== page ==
One is that we have a party in which 60% of the membership fee is held back centrally for HQ to spend – alongside all the other money they get (half a million in Short Money for example) to produce policy etc. Those of us who look at schools budgets often grumble about local authorities keeping back 3% of the grant for central services and in our party we tolerate 60%! It ought to be no more than perhaps 25% with the rest distributed to regional and local parties to carry the message out to voters.

    The other is that now we have so many fewer MPs and MEPs many offices have closed, and mansy full time staff have lost their jobs – and we have lost their time energy and effort. Volunteers have a little time here and there – perhaps half an hour in the evening after coming home from work, having dinner, helping children with homework etc. They – we – don’t need voluminous quasi legal policy papers. They -we – need straightforward simple to-the-point statements of our party posiiton on the various issues that we can easily use. To our HQ policy makers I say – if you can’t say it simply, you don’t understand it!

    And finally can I just back the surprise expressed by others about how the policies we do have are not public. That can be fixed today HQ – so why not do it?

    Pete Dollimore
    London Campaigns Chair

  • Paul Reynolds 29th Jul '15 - 12:57pm

    Thank you to all those who have posted comments, and it is good that Gareth Epps (on FPC) has referred to the consultation meeting in September at Party Conference. I trust that the policy group running the consultation will hs accept this article, and the related comments, as an input to the consultation.

    In the comments there is one point that I think is worth challenging; ‘

    ‘Volunteers have a little time here and there – perhaps half an hour in the evening after coming home from work, having dinner, helping children with homework etc.’ [Thanks Pete !]

    I have heard this type of view expressed as a way of resisting a wider systematic use of the experiences of members in policymaking. From my own experience (for example recently with new members) there are lots of people willing to give up lots of their time to provide help with policy, provided they are welcomed and there is structure to make the best of people’s real-world experiences. For example this means avoiding the defensiveness that ordinary members often face when trying to provide help with policy; people now the type of thng…someone highlights a problem with an asect of the NHS and they are promptly asked to provide detailed solutions to all manner of NHS problems.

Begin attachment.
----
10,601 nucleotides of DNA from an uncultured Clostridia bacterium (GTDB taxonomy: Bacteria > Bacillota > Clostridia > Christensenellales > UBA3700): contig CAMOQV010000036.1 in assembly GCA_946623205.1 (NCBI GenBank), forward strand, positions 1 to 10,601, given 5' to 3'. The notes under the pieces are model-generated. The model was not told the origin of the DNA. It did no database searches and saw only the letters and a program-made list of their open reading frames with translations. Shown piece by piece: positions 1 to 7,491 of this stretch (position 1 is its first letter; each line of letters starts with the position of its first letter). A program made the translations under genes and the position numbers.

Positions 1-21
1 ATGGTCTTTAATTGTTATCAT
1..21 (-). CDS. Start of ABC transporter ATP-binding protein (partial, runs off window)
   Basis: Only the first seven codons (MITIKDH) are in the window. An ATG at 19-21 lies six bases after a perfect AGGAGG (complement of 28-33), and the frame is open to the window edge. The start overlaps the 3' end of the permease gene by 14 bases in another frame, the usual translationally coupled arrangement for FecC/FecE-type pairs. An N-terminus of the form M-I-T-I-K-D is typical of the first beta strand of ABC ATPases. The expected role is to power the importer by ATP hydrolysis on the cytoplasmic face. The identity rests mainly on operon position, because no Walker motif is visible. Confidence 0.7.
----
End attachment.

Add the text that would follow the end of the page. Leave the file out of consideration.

We should be providing the structures so that we encourage people to help with policy, especially in identifying the policy problems that we should be addressing. However, if we have policy processes which tend to gloss over any definition of the problems we are trying to address (see main article) then we shut ourselves off from our members up and down the country that can tell n details what the problems are that our policy is to address. The subtext here is that as a party we need to accept, with maybe a tad more humility in the system, that as an organisation we are a ‘public problem-solving service’.

    We should boldly say to the public that we are here to solve their problems, and as a consequence demonstrate directly to the public that liberal democratic approaches solve problems better than our rivals’ approaches.

  • Simon Banks 29th Jul '15 - 5:40pm

    A good analysis and I hope the great and good – and great and bad – have taken note.

    But no, OMOV does not help. It does nothing to involve the great majority of members who can’t afford the time and money to attend a distant conference over several days. The entitlement of local parties to reps is now so large there can be hardly any – except those which happen to be next door to the conference venue – that can fill their quota. Our small and struggling local party is now entitled to ten reps and I’ve just e-mailed all new members asking, among other things, if they’re interested in conference; but we’ll be lucky if we have three people there. The problems can only apply to people who’ve just moved (but they must still be in one local party or the other, so could still be reps) or who for some reason are so unpopular with their fellow local members that they won’t elect them – but that’ll hardly ever happen.

    What OMOV does is sever the responsibility of the voting rep to the whole local party membership and make it less likely members attending conference to vote will submit to representations from other members beforehand or give a report after. That’s a pity because local party websites are making it far easier to engage the wider membership on such questions.